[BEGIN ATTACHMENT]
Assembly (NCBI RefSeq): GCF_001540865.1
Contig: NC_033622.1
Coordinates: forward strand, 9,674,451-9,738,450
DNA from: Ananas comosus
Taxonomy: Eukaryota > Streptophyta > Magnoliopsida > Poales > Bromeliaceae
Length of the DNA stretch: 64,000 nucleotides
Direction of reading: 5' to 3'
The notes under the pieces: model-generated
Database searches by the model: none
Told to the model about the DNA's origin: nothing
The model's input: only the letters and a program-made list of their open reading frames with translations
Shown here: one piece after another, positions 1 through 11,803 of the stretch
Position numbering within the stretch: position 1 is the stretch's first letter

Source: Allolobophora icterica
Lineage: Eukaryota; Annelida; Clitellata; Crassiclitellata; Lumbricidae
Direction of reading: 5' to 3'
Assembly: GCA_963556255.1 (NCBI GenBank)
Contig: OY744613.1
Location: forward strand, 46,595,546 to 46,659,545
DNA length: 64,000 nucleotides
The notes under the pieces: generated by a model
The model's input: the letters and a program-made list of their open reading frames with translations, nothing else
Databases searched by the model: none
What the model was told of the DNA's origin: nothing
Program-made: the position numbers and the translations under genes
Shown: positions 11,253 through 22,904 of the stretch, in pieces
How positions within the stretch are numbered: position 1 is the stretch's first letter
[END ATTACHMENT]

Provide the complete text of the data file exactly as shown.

Assembly (NCBI RefSeq): GCF_001540865.1
Contig: NC_033622.1
Coordinates: forward strand, 9,674,451-9,738,450
DNA from: Ananas comosus
Taxonomy: Eukaryota > Streptophyta > Magnoliopsida > Poales > Bromeliaceae
Length of the DNA stretch: 64,000 nucleotides
Direction of reading: 5' to 3'
The notes under the pieces: model-generated
Database searches by the model: none
Told to the model about the DNA's origin: nothing
The model's input: only the letters and a program-made list of their open reading frames with translations
Shown here: one piece after another, positions 1 through 11,803 of the stretch
Position numbering within the stretch: position 1 is the stretch's first letter

Source: Allolobophora icterica
Lineage: Eukaryota; Annelida; Clitellata; Crassiclitellata; Lumbricidae
Direction of reading: 5' to 3'
Assembly: GCA_963556255.1 (NCBI GenBank)
Contig: OY744613.1
Location: forward strand, 46,595,546 to 46,659,545
DNA length: 64,000 nucleotides
The notes under the pieces: generated by a model
The model's input: the letters and a program-made list of their open reading frames with translations, nothing else
Databases searched by the model: none
What the model was told of the DNA's origin: nothing
Program-made: the position numbers and the translations under genes
Shown: positions 11,253 through 22,904 of the stretch, in pieces
How positions within the stretch are numbered: position 1 is the stretch's first letter